4/5ths of IT execs say they are re-assessing their IT organization with the intent of finding ways to run leaner. Many of these firms will use a consultancy with a practice in re-engineering IT organizations. And a number of these firms are asking me what they should look out for when they evaluate these consultancies. Why are they asking me this? First, these re-engineering projects cost a lot, 2nd, clients aren’t expert in how to evaluate who’s strong and who’s weak, and 3rd, our clients have one shot at getting these re-structure projects right, and don’t want to pick the wrong firm.
I ask them to drill down three levels into the methodology boxes and arrows charts that they bring to their sales calls.
I've been saying for a year now that all media organizations need to separate creation from distribution. Newpspaper are a good place to start because their distribution model is so broken, the industry is so troubled, the savings potential is huge, and the opportunity is vast.
Creation, especially of quality journalism, is a very small part of the total budget of the newspaper business. Once you take out presses, trucks, paper, rewriting wire copy, rewriting press releases, soft features, laying out pages, and overhead, the actual cost of gathering, writing and editing the news that matters to the continuing function of our democracy is a pretty small part of the total cost of journalism. And it's the part that is most worth preserving.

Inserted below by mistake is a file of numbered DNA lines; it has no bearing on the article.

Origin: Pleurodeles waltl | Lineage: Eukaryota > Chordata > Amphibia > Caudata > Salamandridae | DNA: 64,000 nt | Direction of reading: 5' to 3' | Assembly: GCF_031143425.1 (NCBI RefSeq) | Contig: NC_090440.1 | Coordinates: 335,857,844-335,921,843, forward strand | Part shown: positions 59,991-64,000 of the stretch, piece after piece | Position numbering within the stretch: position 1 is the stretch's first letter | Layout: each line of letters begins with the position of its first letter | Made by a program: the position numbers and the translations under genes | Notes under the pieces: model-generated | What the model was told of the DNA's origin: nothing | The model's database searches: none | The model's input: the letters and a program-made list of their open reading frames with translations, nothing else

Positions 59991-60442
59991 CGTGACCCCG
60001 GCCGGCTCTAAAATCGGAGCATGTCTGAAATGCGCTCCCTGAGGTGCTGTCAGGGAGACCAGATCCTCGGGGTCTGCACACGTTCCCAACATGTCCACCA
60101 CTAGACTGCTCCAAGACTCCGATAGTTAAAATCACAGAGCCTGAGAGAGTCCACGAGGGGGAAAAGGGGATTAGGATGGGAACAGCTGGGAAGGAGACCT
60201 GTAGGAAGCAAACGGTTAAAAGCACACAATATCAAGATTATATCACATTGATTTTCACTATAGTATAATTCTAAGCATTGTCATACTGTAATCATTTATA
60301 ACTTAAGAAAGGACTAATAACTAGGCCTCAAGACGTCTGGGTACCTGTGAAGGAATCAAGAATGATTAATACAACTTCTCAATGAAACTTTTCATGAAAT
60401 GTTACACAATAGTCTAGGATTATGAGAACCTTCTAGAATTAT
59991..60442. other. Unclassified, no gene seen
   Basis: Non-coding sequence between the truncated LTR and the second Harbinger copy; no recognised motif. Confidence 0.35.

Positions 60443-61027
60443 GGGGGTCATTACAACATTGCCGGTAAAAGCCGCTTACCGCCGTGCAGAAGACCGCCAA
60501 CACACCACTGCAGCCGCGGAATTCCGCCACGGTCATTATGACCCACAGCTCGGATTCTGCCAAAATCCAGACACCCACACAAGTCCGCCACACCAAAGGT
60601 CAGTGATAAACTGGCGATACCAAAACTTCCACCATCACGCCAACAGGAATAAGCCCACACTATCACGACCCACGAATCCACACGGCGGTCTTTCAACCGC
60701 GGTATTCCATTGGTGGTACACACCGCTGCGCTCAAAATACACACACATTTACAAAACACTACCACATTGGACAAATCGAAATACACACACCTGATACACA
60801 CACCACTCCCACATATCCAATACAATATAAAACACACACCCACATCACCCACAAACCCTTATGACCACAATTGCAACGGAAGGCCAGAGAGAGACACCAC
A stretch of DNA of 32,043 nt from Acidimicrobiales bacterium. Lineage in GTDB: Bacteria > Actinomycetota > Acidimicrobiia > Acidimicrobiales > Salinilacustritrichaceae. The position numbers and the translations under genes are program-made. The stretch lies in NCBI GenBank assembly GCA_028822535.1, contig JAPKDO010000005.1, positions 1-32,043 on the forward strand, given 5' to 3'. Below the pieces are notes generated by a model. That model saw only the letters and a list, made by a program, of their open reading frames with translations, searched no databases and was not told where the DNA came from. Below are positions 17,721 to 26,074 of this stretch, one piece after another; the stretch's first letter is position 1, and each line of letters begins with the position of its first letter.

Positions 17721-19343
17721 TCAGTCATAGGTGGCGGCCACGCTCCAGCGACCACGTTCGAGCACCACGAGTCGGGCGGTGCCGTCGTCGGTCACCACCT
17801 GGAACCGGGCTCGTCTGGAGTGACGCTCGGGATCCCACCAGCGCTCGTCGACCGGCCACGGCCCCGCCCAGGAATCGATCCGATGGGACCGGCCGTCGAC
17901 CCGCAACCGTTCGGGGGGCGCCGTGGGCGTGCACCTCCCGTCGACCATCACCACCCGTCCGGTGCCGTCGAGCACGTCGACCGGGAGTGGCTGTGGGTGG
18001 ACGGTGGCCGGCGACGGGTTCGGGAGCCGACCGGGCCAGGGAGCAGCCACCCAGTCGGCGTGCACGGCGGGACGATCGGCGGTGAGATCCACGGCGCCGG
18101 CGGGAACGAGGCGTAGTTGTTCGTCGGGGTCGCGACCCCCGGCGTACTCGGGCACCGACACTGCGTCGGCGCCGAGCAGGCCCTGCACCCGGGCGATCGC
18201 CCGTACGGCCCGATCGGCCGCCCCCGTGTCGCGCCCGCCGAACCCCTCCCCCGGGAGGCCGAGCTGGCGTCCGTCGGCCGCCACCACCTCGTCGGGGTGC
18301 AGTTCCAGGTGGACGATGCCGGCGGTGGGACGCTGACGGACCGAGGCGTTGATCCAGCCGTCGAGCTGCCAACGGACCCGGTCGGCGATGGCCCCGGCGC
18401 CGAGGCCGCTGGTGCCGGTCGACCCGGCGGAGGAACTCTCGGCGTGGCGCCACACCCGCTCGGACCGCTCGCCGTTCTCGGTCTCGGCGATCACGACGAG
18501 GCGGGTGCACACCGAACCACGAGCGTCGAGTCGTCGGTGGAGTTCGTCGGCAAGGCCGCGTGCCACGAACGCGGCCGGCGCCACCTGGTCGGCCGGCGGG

Modern national and international news organizations already are beginning to look more like wire services than newspapers. It may be time to move that model down to the regional and metropolitan level, as well as up from the ultralocal level to neighborhoods and communities.
By separating creation from distribution, we can create newsgathering organizations that are efficient, worth preserving, and very cheap compared to the cost of supporting them. Matt Yglesias gets this, although I'm not certain I'd endow all the organizations he's considering. I'd prefer to endow entirely new newsgathering operations whose primary purpose is informing the public.
OK. So this is really a little bragging about my son Justin. But I hope to make a broader point as well. In the last few days Justin has become a bit of an internet star. His name is all over the Web having invented a popular game for the X-Box. Somehow -- and I haven’t tried it yet, having no X-box -– you put the controller on your neck which gives you a massage and through adjustments (see console below), you can adjust the strength. It’s unclear to me how he is fitting this development amidst his study load at Vanderbilt – but I take solace in the fact that he is at least applying his EE education.
If everyone in the world had access to an Xbox, masseurs and masseuses worldwide would be out of job and out of pocket-- all because of a community game released on Xbox Live called "Rumble Massage." The game enables users to use the rumble functions of the Xbox 360 controller as a massage tool, while utilizing the console as an interface with which to change the settings.
It's easy to forget as we watch penetration numbers rise for social services, what these numbers look like when they hit small communities of connected people. I was reminded of this last night.